Who’s Coming to My Home? Meet Your Care Professional


Posted by Yoko Kuramoto-Eidsmoe

For many people, the decision to receive care is new and different, and you may have some questions about how it all works.

In-home care professionals help you with what’s called activities of daily living (ADL), such as preparing meals, monitoring your medications, helping you get dressed, doing light housekeeping and transporting you to doctor visits and other places you need to go. This list will be different from person to person depending on what you need and will be outlined in your care plan. Please see this video to hear about the kind of things care professionals do.

If you qualify for Medicaid-funded home care services, your benefits would be used to pay for these services, but some care recipients and their families who do not qualify for benefits pay privately.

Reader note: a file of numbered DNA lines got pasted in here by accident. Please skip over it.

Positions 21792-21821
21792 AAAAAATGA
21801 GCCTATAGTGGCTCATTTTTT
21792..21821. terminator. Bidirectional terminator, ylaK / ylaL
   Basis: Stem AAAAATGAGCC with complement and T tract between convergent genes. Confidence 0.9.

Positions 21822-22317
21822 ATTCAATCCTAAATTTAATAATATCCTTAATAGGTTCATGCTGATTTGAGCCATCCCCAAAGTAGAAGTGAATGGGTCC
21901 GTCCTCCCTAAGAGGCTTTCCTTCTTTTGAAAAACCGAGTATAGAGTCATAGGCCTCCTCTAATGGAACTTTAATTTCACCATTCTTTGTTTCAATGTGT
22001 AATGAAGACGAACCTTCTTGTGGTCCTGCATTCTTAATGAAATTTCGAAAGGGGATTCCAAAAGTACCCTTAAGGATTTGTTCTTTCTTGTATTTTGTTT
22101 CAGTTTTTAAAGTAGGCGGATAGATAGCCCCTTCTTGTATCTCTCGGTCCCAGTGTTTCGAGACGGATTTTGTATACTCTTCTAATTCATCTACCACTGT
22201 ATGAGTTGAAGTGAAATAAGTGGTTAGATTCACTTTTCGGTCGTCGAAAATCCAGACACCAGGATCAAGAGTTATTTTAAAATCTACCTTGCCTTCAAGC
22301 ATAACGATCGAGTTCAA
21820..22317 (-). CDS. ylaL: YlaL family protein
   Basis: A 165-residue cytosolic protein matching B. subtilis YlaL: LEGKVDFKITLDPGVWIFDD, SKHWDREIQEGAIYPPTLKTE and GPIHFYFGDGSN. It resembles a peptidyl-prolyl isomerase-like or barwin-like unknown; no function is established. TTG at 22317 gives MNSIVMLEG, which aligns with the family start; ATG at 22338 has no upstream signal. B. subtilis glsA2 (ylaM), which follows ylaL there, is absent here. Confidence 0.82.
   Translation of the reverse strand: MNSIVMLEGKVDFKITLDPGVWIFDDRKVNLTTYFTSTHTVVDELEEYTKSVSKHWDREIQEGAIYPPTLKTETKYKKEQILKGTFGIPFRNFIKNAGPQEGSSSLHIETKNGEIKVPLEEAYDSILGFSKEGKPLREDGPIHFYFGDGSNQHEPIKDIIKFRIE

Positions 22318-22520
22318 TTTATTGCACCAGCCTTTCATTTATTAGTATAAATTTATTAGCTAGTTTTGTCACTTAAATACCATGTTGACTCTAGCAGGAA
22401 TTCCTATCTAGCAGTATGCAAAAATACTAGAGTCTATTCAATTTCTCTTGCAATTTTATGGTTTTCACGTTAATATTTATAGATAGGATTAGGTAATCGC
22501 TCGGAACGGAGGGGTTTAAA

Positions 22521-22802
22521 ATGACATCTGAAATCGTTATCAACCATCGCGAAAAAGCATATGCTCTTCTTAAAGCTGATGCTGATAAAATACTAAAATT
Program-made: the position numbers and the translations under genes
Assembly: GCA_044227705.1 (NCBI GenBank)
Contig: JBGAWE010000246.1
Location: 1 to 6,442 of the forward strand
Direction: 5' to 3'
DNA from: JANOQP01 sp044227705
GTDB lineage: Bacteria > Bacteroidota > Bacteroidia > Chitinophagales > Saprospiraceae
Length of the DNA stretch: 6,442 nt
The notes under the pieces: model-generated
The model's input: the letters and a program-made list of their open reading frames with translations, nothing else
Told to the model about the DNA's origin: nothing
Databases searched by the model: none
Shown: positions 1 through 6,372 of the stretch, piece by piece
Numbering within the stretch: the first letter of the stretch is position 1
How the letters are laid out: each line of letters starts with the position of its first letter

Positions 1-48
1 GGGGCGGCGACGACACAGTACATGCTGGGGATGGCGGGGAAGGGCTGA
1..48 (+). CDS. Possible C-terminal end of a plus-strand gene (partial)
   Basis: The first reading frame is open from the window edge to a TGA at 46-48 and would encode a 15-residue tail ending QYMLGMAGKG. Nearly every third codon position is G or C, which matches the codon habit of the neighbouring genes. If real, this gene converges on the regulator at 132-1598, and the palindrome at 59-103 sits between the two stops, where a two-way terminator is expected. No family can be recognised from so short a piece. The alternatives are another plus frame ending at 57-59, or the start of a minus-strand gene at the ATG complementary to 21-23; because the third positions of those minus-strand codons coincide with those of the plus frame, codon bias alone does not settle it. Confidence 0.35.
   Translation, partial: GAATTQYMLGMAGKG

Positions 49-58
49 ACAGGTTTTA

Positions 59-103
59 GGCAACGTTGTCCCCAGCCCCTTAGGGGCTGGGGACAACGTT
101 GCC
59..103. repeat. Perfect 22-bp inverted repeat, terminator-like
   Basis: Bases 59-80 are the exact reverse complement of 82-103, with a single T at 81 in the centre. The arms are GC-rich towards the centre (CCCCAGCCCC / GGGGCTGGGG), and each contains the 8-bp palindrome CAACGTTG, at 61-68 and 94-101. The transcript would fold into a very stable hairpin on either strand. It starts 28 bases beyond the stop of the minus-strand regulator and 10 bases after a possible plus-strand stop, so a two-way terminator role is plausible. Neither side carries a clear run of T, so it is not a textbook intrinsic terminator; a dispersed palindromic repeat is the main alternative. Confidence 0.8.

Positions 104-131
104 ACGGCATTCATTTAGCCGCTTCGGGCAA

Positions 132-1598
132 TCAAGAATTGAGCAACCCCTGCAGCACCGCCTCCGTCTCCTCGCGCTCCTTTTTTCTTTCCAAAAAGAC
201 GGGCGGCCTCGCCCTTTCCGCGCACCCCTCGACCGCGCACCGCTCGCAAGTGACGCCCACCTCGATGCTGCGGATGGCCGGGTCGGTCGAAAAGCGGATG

You may already have a friend or relative who provides your care and Carina can help you find respite care when that person is unavailable. If you do not already know a care professional, you can find one on Carina. 

Individual Providers (IPs) in the state of Washington must complete safety training before they start working and go through several hours of continuing education each year.

One of the great things about using Carina is that you can read a little more about care professionals in their profiles before hiring them.

When you’ve found someone you’re interested in, you can interview them before you choose them. 

The interview process is a great way to find someone you feel comfortable with, but one thing that many care professionals have in common is the meaning they find in helping and spending time with those receiving care. Please see this video and this video to hear them talk about caregiving in their own words.

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